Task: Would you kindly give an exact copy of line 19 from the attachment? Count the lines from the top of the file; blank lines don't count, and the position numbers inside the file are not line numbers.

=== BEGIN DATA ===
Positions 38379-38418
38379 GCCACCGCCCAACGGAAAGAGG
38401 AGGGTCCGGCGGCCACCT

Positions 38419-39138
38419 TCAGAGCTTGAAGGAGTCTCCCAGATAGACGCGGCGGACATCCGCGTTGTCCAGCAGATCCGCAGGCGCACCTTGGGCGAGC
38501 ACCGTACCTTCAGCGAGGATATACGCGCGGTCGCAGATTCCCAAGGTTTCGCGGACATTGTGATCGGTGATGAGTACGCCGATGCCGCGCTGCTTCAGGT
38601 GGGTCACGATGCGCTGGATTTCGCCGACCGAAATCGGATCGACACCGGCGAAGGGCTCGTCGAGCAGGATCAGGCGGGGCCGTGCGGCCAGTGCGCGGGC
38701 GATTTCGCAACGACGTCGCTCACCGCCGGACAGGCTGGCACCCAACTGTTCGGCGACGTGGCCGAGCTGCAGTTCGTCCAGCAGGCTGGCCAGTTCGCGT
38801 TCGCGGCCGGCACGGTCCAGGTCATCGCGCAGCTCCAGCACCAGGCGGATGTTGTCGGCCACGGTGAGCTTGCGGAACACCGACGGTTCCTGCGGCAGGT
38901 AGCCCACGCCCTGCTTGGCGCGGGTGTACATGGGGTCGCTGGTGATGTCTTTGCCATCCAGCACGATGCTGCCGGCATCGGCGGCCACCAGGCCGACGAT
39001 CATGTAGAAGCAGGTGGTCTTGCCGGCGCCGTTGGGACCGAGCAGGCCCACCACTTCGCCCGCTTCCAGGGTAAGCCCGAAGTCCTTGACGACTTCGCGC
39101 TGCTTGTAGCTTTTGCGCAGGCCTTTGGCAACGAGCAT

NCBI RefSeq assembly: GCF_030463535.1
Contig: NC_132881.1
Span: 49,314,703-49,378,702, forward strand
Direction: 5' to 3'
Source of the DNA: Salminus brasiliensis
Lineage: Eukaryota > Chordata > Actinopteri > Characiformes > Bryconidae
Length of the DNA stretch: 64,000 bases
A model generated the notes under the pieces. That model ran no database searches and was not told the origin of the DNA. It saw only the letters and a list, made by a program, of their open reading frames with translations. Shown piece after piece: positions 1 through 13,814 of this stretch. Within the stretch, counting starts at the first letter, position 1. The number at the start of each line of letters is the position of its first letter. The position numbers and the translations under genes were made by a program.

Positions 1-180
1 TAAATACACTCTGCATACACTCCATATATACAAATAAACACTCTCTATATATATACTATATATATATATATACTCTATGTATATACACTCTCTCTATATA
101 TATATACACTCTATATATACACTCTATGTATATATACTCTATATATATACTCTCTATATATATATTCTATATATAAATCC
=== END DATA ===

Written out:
Length of the DNA stretch: 64,000 bases